Restorative What?!

This blog was written by our Youth Programs Director, Kristina Hulvershorn.

Restorative Justice, Restorative Practices, Restorative Circles…all of the names and definitions can get confusing so we want to share a few stories that show you why we are so proud of this work. These are all stories from the last 2 months of work in IPS schools by our Peace Learning Center team.

It is about people helping themselves
Two teenagers at a high school get sent out of class. Their words were escalating and it looked like they might fight. One restorative circle later we find out the complexities of their relationship and the two of them are able to reconnect and make a plan for how to get along in the future without disrupting class. One participant said that the process was refreshing because it felt good to talk it through the right way and was grateful for the opportunity. They didn’t need to be told that they were wrong or what to do. Neither student needed to be punished in order to learn something or do the right thing. They came up with a solution on their own and were back in the class within 20 minutes.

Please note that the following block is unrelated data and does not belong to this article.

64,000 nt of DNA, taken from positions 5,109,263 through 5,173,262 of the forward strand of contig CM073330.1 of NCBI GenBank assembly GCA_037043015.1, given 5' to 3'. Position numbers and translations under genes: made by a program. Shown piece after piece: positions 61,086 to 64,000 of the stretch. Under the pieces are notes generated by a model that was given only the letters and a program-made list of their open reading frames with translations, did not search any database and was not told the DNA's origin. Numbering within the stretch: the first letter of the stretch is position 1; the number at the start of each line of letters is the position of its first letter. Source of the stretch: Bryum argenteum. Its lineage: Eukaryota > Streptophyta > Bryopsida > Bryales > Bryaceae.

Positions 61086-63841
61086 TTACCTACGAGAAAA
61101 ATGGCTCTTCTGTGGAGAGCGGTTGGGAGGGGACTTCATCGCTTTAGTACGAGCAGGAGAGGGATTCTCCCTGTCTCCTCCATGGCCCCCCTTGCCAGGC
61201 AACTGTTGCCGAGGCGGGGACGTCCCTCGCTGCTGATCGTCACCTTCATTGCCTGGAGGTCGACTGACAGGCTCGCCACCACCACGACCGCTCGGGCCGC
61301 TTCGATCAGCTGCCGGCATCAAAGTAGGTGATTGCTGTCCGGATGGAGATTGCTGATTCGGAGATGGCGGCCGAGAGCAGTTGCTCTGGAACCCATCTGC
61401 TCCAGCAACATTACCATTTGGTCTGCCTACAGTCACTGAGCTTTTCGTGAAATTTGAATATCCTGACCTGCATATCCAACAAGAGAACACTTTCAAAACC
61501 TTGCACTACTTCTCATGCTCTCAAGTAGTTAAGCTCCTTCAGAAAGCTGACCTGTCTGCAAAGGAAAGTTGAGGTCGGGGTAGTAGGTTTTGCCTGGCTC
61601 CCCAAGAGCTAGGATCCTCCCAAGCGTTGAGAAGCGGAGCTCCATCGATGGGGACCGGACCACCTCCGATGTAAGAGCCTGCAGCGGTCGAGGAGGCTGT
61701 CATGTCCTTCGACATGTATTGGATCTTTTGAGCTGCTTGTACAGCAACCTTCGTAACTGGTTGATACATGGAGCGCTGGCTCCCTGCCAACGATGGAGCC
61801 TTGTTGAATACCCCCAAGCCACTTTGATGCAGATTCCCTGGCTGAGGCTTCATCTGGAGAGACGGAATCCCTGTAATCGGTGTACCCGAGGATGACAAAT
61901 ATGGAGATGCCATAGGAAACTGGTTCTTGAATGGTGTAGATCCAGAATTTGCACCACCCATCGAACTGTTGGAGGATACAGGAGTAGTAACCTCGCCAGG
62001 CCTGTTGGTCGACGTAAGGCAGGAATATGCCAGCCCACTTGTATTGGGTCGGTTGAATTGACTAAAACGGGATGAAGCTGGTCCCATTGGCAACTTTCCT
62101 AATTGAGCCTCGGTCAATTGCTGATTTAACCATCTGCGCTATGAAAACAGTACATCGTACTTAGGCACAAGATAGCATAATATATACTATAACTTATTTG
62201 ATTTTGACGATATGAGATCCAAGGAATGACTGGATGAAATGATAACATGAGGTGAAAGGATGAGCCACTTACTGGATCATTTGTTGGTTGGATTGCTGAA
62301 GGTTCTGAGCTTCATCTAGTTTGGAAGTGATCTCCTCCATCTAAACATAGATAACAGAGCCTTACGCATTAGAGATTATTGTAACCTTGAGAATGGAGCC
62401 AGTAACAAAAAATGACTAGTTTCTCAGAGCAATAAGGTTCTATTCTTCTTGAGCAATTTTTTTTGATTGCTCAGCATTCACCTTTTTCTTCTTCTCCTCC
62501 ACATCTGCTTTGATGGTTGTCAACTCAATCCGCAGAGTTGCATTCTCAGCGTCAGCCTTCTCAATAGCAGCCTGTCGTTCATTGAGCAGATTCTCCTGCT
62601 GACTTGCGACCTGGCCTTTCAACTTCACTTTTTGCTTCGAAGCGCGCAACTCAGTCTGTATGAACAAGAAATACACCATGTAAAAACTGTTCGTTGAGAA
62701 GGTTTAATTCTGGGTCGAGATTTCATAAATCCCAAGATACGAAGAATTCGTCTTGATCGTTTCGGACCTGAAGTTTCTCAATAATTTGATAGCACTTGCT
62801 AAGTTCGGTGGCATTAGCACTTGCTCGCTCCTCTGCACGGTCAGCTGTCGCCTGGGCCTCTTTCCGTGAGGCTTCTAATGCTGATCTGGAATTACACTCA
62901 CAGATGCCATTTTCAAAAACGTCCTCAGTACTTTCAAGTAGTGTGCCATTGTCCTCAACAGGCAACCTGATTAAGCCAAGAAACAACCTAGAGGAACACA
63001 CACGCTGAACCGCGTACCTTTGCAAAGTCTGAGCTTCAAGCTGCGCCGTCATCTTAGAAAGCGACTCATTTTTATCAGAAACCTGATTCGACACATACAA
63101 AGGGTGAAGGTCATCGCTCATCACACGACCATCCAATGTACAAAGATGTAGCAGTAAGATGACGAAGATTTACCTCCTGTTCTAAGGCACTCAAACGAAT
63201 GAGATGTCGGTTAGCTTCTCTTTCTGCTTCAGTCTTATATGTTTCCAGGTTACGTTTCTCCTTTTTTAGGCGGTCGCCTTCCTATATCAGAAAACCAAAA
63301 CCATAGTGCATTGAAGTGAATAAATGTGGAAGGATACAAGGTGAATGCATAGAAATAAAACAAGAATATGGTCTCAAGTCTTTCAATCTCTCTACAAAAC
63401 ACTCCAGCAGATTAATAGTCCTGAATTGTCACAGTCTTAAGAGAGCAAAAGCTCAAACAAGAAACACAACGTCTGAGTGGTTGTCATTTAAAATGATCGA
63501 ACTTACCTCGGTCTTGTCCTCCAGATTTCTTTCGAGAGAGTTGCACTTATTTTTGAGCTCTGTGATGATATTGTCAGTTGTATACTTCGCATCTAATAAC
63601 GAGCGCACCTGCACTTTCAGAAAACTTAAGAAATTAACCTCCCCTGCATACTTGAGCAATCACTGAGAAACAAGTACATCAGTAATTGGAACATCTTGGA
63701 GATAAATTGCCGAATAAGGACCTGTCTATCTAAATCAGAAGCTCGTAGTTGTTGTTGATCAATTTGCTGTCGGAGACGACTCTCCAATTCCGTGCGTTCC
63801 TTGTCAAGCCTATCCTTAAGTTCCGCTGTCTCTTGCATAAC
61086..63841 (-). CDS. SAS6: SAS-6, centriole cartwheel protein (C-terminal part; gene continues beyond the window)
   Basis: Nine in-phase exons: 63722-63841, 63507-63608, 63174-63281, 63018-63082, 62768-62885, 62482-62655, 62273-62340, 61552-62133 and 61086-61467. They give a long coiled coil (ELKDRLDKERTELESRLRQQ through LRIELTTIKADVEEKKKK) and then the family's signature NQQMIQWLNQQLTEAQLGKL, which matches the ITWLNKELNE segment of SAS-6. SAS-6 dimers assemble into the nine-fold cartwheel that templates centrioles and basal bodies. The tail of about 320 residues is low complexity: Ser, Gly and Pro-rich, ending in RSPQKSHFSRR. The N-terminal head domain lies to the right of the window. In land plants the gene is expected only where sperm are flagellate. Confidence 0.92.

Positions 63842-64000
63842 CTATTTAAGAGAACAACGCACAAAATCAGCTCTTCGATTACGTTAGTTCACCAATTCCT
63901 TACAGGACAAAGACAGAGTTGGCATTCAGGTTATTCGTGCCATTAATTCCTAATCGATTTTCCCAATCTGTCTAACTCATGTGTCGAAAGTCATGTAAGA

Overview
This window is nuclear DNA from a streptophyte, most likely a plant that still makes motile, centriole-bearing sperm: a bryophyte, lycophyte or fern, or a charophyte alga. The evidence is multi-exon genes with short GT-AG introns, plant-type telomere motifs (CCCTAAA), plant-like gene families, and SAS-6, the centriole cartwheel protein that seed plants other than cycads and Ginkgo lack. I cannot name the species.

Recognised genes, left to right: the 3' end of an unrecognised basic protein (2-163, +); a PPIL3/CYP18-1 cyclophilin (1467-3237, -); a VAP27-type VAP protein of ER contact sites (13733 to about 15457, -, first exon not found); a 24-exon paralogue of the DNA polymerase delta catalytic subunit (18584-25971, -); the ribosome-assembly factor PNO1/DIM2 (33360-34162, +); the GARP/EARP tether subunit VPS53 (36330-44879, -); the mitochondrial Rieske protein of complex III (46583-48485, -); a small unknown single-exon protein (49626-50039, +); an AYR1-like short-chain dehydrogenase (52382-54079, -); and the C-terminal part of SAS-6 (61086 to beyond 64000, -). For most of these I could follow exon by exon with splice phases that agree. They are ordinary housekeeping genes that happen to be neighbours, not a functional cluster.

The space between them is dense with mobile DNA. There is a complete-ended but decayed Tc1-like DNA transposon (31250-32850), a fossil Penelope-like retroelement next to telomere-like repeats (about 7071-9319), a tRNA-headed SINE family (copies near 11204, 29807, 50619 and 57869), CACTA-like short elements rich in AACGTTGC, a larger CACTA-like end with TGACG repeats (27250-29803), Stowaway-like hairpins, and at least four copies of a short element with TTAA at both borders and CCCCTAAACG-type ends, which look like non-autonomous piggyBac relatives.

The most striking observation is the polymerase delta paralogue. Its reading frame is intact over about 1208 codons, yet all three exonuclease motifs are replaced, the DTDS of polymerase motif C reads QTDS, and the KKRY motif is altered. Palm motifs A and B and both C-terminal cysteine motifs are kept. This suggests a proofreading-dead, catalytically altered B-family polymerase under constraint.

It is about changing how we view children
After a circle with a full elementary class, who had been experiencing a number of problems with disruptions and negative behaviors, the teacher remarked “I have never seen them take responsibility for their actions like that!” Students were given the power and the space to understand that their actions have consequences and to come up with a way to improve things on their own terms. In addition, trust was built within their classroom community and was strong enough to allow them to feel safe taking ownership of their own actions. Imagine suspending students for this problem. The community would have been further fractured and pulled apart– exactly the opposite of what it needed.

It is about unexpected victories